The average credit card APR held steady this week as card issuers left interest rates alone, according to data from CreditCards.com. As a result, the national average card APR remained at its lowest point since June.
Most lenders left credit card offers alone this week, according to CreditCards.com’s Weekly Credit Card Rate Report. As a result, consumers shopping for a new card continued to enjoy unusually low rates – especially compared to last year. A year ago, the average card APR was at least one and a half to two points higher, on average, than it is today.
On Sept. 18, 2019, for example, the average U.S. credit card advertised a minimum APR of 17.61% and a maximum APR of 24.98%, according to CreditCards.com data. Just a few months earlier, interest rates on brand-new cards were even higher, with the average credit card APR peaking at a range of 17.8% to 25.16% in July 2019.
Today, by contrast, credit card shoppers can expect to see the average credit card advertising a range closer to 16% to 23.33%. Some general-purpose cards from major issuers are even cheaper.
Among the least expensive rewards cards, for example, applicants with excellent credit could potentially snag a cash back card from Discover with an ultra-competitive 11.99% variable APR. Alternatively, cardholders may qualify for a rewards card from Wells Fargo with a 12.49% APR or a rewards card from American Express with a 12.99% variable APR. A year ago, by contrast, rewards cards with rates as low as 12 to 13% were exceedingly rare.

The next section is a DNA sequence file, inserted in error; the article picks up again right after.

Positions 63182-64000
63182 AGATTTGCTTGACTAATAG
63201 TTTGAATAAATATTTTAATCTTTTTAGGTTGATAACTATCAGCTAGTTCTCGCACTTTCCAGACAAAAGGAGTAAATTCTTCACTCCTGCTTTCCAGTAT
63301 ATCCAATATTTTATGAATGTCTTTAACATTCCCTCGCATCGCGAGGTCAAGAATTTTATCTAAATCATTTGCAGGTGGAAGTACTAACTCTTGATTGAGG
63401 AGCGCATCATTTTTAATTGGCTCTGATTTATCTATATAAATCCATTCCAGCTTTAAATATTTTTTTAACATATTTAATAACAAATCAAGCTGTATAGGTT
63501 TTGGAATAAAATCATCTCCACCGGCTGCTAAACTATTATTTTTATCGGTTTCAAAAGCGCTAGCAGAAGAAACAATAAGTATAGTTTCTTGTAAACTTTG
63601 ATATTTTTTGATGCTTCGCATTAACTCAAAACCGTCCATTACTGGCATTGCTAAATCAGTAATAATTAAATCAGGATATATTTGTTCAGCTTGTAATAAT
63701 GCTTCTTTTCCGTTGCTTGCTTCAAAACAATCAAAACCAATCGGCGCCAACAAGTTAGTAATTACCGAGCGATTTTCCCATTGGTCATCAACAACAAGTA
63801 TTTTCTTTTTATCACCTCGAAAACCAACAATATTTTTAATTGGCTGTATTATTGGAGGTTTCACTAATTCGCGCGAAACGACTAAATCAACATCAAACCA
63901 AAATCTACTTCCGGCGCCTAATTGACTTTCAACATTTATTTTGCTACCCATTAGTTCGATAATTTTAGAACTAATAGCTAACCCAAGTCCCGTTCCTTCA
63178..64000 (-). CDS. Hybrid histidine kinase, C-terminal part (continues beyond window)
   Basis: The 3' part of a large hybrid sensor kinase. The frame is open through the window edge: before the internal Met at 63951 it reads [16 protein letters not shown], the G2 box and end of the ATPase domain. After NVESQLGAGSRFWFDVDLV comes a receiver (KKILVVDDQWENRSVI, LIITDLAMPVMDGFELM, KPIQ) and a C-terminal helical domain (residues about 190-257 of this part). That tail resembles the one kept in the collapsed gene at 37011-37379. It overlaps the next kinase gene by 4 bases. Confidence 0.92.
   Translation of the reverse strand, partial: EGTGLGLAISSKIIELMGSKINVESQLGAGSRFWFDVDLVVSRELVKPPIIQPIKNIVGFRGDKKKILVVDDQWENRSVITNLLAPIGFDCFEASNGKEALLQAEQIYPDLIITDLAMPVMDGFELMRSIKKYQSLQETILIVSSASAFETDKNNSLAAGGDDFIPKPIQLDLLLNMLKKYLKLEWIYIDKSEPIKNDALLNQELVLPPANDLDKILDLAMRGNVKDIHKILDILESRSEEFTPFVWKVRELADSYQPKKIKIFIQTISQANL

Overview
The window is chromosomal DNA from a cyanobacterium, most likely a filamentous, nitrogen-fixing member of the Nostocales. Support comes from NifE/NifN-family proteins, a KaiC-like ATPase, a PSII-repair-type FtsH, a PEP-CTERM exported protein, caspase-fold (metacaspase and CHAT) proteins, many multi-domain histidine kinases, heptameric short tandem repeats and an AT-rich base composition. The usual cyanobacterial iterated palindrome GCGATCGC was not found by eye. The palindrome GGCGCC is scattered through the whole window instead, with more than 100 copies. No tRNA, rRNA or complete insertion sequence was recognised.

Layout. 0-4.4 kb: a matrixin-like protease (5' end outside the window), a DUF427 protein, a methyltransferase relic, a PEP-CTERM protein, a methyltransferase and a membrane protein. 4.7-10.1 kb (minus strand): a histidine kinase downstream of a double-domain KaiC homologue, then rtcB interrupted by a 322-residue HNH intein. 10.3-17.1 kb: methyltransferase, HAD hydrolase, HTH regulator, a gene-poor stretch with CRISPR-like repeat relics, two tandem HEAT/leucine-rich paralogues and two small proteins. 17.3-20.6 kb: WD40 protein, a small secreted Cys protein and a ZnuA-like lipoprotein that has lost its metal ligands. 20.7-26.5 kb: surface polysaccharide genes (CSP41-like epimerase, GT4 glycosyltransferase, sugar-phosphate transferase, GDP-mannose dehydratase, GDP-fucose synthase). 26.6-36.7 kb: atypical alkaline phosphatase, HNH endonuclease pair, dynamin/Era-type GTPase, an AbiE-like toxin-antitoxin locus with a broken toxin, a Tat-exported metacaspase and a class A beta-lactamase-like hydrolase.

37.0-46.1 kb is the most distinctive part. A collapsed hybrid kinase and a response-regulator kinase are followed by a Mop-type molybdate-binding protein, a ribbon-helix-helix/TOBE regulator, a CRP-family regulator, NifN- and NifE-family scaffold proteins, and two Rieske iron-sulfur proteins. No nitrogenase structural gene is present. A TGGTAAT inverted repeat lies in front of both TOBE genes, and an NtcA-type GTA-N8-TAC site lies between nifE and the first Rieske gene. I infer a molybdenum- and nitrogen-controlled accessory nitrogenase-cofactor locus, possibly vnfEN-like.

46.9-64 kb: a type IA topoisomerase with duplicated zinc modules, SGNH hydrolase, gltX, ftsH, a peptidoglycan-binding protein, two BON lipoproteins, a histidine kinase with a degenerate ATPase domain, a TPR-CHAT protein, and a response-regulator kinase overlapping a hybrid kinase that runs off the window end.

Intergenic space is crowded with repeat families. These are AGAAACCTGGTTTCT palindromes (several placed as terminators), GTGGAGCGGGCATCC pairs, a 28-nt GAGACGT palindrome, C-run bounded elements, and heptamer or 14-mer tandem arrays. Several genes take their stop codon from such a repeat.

Regional and specialty banks and credit unions offer even lower rates, on average. Among the most competitive cards tracked by CreditCards.com, for example:
- USAA offers a minimum APR as low as 9.9% on its cash back and points rewards cards.
- Navy Federal Credit Union offers cash back card holders an APR as low as 9.65%.
- Huntington Bank advertises an 11.99% APR on its Voice Rewards card.
- SunTrust offers rewards card holders an 11.24% APR.
Interest rates on new card offers will almost certainly rise again once the Federal Reserve eventually begins raising rates, as most lenders typically follow suit and raise new card APRs.